Fairy Tales have left their mark on pop culture in various ways. Many start with a phrase that is incredibly inviting – “Once upon a time” – referring to a time and place of fantasy with little to no true existence. But then there are those fairy stories that feature a modern angle – which seem to not stick as strongly with viewers, including yours truly.
Sure, I love the work of Guillermo Del Toro (The Shape of Water, Pan’s Labyrinth) more than I do most things, yet typically when filmmakers do fairy tales that are set in some sort of realism, my fantasy itch never feels fully scratched. But somehow, even with that in mind, I found myself (mostly) falling under the (slightly dated) spell of 1945’s The Enchanted Cottage.
Set in a time just before Pearl Harbor, The Enchanted Cottage tells the story of Army Air Force pilot Oliver Bradford (Robert Young), who happens to step into an whimsical New England cottage with his fiancée (played by Hilary Brooke.) There the two meet the cottage’s residents – the widowed owner, Mrs. Minnett (Mildred Natwick) and the shy maid, Laura Pennington (Dorothy McGuire), both of whom present their own sort of interesting quirks.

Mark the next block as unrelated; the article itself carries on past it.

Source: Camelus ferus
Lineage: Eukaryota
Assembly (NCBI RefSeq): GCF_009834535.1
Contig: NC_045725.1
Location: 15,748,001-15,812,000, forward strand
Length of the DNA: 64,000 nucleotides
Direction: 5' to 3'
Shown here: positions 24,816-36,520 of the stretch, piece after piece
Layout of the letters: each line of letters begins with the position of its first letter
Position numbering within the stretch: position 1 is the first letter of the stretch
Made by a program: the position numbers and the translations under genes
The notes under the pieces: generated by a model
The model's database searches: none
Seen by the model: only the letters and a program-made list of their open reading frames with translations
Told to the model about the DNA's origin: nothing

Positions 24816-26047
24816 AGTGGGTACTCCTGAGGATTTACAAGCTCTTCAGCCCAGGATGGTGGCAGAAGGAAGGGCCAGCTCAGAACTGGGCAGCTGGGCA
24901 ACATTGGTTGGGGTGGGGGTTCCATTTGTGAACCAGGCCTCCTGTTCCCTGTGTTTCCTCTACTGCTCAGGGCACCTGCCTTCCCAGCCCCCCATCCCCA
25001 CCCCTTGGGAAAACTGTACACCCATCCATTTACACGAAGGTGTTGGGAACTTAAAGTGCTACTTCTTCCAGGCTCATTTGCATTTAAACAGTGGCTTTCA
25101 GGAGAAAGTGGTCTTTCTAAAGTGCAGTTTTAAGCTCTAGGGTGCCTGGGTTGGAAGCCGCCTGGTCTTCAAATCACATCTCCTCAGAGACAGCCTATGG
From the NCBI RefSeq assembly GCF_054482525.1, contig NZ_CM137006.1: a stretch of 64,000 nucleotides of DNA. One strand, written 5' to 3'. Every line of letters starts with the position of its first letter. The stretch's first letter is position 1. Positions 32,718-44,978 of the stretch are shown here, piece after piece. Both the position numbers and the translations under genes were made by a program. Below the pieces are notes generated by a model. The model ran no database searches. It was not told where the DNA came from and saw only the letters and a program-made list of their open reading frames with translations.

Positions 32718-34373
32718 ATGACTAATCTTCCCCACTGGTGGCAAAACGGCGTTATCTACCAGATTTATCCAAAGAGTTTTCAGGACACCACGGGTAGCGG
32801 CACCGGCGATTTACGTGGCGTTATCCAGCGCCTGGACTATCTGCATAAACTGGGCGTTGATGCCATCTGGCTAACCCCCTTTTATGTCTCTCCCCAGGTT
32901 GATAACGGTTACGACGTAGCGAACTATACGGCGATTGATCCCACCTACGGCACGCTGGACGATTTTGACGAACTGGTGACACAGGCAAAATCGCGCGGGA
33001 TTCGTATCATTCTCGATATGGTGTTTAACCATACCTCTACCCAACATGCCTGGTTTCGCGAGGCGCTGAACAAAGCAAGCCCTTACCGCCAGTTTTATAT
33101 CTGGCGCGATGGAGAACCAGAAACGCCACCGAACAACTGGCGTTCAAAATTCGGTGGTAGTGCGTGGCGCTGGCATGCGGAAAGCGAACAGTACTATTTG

See in this film’s world, Laura is considered unattractive. What this means visually is that her eyebrows are the tinniest bit bushier (guess there were no tweezers at the cottage), her hair isn’t as done up, and neither is her makeup. Yet somehow in The Enchanted Cottage‘s cinematic universe, this is considered downright disgusting according to its citizens, leaving Laura often ignored or tossed to the side (aka not picked to dance with any of the town’s “wonderful” bachelors.)
On the other hand we have Oliver, who in this film’s world is considered a catch, with his handsome good looks and dashing, All-American swagger. He’s got the riches, the girl, the pride… and yet what do I think of him? The best I can do is give a shrug.